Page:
When Alex Smith decided to give up on tasting free agency, he realized something very simply. All his seasons in San Francisco with the 49ers before Jim Harbaugh took over, and everything that happened in the 2011 season, Smith’s best since he was the number one pick in the 2005 NFL draft.
People doubted Smith before he steeped up in front of Drew Brees in the NFC, despite the 49ers’ 13-3 season in 2011. Then he produced a 299 yards, 3 touchdowns, 0(!!) interceptions performance. He led two drives of 80 and 85 yards in the final four minutes, and ran for a touchdown himself. He was one field goal kick away from making it to the Super Bowl. All that from a quarterback who’s been referred to by many as one of the worst number one picks of all time.
Alex Smith is slowly turning into the kind of quarterback a team believes in. It took over half a decade and a few head coaches and offensive coordinators, but he’s gotten there. In the right kind of system, Smith is a gem behind Center. When he’s not under pressure to make the plays with his arm, and not having his team rely solely on him to take care of the offense. Smith has the best defense in the NFL behind him, decent protection and a very good running game to draw away the attention. In that kind of system and environment, one which actually believes in him and plays to his strengths and not the perceived ideal of what a quarterback should be, Smith suddenly looks pretty good.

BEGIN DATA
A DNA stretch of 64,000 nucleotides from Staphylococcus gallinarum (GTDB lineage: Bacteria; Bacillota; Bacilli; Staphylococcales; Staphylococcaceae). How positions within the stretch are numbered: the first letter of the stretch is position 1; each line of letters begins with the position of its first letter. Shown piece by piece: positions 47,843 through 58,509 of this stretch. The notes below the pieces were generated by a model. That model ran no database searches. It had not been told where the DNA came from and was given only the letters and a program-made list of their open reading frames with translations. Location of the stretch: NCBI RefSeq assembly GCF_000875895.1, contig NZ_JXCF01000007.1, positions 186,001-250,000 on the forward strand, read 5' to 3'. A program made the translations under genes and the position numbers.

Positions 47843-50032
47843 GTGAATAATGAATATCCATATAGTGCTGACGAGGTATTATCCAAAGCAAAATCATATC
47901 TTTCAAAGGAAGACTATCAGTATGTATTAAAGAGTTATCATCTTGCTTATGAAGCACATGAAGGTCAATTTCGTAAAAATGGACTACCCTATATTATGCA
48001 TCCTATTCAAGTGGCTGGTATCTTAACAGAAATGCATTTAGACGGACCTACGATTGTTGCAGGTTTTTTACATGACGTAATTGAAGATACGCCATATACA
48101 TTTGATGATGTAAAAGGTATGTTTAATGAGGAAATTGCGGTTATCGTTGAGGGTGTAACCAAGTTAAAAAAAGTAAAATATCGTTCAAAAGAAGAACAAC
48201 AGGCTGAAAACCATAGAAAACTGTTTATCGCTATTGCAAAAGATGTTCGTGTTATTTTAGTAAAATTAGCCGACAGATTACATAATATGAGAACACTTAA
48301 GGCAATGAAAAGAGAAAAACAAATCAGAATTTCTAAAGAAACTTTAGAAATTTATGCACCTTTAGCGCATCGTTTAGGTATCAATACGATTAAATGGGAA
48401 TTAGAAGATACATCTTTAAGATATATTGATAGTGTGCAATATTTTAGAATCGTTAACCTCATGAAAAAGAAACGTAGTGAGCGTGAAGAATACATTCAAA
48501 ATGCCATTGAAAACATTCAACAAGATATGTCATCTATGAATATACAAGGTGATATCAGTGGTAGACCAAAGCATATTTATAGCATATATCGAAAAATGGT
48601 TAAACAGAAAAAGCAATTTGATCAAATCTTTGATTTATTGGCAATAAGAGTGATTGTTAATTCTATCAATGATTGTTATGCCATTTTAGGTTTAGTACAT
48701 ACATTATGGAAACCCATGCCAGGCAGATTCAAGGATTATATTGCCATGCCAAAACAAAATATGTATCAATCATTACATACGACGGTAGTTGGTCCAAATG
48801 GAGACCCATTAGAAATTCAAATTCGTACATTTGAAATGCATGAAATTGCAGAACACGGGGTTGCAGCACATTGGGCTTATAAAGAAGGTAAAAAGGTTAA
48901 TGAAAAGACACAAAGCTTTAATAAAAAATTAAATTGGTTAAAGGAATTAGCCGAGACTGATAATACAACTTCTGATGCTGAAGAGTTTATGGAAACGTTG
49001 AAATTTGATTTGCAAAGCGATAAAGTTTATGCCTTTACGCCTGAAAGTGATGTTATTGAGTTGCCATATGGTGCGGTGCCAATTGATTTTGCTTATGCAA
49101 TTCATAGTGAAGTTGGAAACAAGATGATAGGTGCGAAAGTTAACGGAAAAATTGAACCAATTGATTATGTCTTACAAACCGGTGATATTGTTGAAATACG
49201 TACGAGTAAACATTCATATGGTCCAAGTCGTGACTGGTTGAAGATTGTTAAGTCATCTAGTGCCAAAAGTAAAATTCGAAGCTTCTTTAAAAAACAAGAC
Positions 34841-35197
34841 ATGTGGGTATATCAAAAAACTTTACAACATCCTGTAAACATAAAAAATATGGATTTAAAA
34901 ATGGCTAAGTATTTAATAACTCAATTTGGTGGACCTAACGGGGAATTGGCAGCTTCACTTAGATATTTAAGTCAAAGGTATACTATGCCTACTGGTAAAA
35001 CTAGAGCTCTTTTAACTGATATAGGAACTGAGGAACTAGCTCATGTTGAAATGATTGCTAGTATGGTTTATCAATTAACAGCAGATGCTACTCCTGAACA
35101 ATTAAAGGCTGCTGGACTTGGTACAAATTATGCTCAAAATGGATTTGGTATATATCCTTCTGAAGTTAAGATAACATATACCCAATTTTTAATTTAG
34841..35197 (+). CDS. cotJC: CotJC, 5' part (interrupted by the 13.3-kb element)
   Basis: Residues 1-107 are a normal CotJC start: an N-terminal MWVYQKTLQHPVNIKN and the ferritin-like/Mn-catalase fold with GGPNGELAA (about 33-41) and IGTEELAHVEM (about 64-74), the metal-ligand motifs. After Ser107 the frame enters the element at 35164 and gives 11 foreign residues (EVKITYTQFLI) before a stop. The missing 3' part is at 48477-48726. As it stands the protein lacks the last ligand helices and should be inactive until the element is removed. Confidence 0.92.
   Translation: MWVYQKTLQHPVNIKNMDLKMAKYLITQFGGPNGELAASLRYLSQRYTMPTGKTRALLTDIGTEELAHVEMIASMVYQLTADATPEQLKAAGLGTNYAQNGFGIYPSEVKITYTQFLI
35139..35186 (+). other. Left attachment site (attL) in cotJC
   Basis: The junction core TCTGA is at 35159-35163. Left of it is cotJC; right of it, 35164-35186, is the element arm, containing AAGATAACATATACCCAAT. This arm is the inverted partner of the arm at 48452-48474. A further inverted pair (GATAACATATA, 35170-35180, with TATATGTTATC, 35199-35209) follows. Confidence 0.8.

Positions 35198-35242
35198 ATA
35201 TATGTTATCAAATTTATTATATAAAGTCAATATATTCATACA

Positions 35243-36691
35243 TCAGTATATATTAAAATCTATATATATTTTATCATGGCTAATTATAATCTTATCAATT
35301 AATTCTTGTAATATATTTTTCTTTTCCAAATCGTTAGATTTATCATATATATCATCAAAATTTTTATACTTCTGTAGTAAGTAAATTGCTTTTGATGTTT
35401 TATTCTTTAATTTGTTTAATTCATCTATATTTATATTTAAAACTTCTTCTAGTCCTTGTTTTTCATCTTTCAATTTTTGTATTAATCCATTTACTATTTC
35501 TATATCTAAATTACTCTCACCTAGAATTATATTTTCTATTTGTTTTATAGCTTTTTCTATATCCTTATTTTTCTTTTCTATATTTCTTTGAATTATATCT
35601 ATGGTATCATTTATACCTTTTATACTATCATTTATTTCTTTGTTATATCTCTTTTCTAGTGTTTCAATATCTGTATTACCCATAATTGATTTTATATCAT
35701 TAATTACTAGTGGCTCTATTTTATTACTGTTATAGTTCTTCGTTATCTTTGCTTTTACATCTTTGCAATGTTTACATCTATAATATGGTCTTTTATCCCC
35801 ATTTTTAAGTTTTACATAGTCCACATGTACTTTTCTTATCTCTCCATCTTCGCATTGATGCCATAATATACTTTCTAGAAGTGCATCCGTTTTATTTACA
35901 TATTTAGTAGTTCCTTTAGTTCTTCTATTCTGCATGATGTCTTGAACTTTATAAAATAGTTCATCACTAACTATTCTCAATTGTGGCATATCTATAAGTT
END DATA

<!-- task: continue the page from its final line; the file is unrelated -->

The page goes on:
How was he against he Packers? 20-26, 211 yards, two touchdowns, a quarterback rating of 125.6. He even got Aaron Rodgers to where a shirt of his after losing a bet for losing the game. Rodgers threw an interception that ended the Packers’ chance of a final attempt at a comeback. Smith? He hasn’t thrown an interception on his last 185 passes, setting a new franchise record. Yes, Alex Smith owns a positive record for a franchise that had Steve Young (the previous record holder with 184) and Joe Montana as their QB1’s.
He was just great all game. Used his legs, used his arm, used his mind, used his toughness. His mind? I mean, I hope I used my mind … For me, it’s making good decisions. Being good with the football, being smart with the football.
John Harbaugh has turned around the 49ers, with a little help from his predecessors and some good additions in the two seasons before of his arrival, into, possibly, the best team in the NFC, although you know that for sure when the Super Bowl arrives, not by the regular season record. The most incredible thing about this? Alex Smith might have turned into a quarterback that has an actual shot of leading his team to the Super Bowl.